• The Dulcinea Effect: John Lyle gets involved in the revolution against the Theocracy for the sake of a girl he barely knows.
  • Embarrassing Cover-Up: Lyle is advised to conceal resistance secrets by using a code that makes them look like notes for an illicit gambling system. Thus, if the notes are discovered, there will be a credible explanation for why they were hidden and he will draw only minor punishment.
  • Give Me Liberty or Give Me Death!:
    You can't conquer a free man; the most you can do is kill him.
  • Infraction Distraction: Zeb covers up Johnny's obviously guilty reaction to receiving a note from the Resistance by replacing it with one about gambling, because they won't believe innocence but will believe this.
  • Military Mashup Machine: The major land force of the USA is Land Battleships.
  • Neuro-Vault: Lyle is told he has been given critical information that he has to get to La Résistance. When he gets there he is put under anesthesia to extract the information. He later asks one of the Resistance scientists what was the nature of the "really important" message. He is disappointed when he is told that it was just lots of routine information. The scientist realizes he made a mistake, the man did have very important information. He also had his resistance credentials: "If they hadn't checked out, you would never have woken up."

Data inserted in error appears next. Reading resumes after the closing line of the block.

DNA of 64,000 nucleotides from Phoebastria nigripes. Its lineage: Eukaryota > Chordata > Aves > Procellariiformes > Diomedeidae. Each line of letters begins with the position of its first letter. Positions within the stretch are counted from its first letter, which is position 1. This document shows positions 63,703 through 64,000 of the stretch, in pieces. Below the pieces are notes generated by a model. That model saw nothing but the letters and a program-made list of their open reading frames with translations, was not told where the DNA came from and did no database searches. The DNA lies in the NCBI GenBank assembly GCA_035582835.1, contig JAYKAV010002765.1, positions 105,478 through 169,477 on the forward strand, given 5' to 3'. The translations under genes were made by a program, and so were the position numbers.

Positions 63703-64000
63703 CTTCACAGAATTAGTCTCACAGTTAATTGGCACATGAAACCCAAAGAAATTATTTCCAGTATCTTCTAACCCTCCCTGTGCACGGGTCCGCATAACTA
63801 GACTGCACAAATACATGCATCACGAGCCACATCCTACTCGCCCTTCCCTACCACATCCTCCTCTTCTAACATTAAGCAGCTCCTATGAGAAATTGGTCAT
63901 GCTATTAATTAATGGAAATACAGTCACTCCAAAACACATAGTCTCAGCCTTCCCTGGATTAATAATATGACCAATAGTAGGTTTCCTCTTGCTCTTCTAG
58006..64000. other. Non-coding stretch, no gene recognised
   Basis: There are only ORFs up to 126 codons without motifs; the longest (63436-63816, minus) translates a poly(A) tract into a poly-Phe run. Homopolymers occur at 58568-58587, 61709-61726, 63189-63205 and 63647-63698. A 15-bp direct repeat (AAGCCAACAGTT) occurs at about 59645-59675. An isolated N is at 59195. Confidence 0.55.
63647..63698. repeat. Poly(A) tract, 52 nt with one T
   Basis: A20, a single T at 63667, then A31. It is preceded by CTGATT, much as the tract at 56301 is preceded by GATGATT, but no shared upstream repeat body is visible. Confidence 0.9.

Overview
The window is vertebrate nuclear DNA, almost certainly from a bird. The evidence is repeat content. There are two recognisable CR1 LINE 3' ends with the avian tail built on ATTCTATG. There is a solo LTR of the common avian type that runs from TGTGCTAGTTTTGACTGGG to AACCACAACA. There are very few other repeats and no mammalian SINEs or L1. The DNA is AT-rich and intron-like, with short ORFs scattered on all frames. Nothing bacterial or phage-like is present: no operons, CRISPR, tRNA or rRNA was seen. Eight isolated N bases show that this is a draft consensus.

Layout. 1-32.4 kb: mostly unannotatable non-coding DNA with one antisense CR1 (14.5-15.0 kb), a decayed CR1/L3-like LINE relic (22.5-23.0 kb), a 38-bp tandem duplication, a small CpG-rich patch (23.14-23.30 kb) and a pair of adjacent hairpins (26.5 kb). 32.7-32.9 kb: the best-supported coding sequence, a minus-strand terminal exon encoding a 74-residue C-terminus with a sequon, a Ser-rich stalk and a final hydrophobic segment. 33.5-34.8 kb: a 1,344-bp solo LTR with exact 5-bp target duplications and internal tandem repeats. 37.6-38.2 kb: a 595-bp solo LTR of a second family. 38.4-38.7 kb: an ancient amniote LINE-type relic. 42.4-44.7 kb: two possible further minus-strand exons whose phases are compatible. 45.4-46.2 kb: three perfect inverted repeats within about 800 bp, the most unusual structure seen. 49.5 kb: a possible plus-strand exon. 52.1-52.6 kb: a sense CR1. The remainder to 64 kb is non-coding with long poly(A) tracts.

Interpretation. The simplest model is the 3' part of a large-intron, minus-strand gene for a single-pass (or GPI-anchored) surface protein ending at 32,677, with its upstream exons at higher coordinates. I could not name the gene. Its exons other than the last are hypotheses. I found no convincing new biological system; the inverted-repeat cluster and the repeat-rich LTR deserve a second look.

• Oppressive States of America: The U.S. has become a theocratic police state.
  • President Evil: President Nehemiah Scudder proclaimed himself "First Prophet" and imposed a Christian theocratic dictatorship at some point between 2013 and 2016.
  • Punch-Clock Villain: John Lyle is captured by the evil government. He notices that the several torturers for the government show no pleasure in their job, they are strictly business. It is implied that anyone who likes to inflict pain is not permitted in that job, as they are supposed to get information, not necessarily hurt people (although that is always an option if they think it will help).
  • Tank Goodness: They are sort of "landships". To get an idea of the "landships", think of a WW2 battleship that goes overland like a tank.
  • Torture Technician: John Lyle is captured by the evil government. However, they aren't sadists, just doing their jobs, and it's said only people that don't take pleasure in torture will be hired, as sometimes inflicting pain is unnecessary, so they don't want it done otherwise.
  • Vibroweapon: Vibroblades appear.
  • You Are in Command Now: John Lyle, a junior officer in the rebel forces attacking the Prophet's capital of New Jerusalem, is thrust into the position of commanding the whole force, when his commanding officer is wounded and his tank-analogue seems to be the only one in effective communication with all the others. Lyle isn't technically next in the chain of command (he's a staff officer/aide de camp for the commander, doubling up as tank commander). However, he doesn't trust the next in line to handle the situation (too cautious) so he continues to issue orders in the commander's name, even though the commander is out of contact. Once things reach a "safe" state, he tells the real next-in-line "you are in command now".